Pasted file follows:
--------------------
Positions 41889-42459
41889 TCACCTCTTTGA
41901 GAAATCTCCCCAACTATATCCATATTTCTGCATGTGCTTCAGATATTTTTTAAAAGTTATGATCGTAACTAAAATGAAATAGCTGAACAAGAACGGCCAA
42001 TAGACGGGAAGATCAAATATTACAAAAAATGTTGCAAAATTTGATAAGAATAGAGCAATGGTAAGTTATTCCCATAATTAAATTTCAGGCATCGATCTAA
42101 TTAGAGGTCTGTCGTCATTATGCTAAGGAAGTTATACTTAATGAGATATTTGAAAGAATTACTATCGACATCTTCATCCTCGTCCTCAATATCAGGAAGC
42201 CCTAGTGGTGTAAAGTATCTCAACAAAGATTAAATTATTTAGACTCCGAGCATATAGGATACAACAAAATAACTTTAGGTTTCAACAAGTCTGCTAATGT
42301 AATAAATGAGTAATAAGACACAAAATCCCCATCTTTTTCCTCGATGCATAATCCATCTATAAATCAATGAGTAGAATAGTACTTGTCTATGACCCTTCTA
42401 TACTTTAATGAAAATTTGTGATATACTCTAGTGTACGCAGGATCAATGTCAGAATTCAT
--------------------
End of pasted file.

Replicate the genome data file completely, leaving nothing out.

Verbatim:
Positions 41889-42459
41889 TCACCTCTTTGA
41901 GAAATCTCCCCAACTATATCCATATTTCTGCATGTGCTTCAGATATTTTTTAAAAGTTATGATCGTAACTAAAATGAAATAGCTGAACAAGAACGGCCAA
42001 TAGACGGGAAGATCAAATATTACAAAAAATGTTGCAAAATTTGATAAGAATAGAGCAATGGTAAGTTATTCCCATAATTAAATTTCAGGCATCGATCTAA
42101 TTAGAGGTCTGTCGTCATTATGCTAAGGAAGTTATACTTAATGAGATATTTGAAAGAATTACTATCGACATCTTCATCCTCGTCCTCAATATCAGGAAGC
42201 CCTAGTGGTGTAAAGTATCTCAACAAAGATTAAATTATTTAGACTCCGAGCATATAGGATACAACAAAATAACTTTAGGTTTCAACAAGTCTGCTAATGT
42301 AATAAATGAGTAATAAGACACAAAATCCCCATCTTTTTCCTCGATGCATAATCCATCTATAAATCAATGAGTAGAATAGTACTTGTCTATGACCCTTCTA
42401 TACTTTAATGAAAATTTGTGATATACTCTAGTGTACGCAGGATCAATGTCAGAATTCAT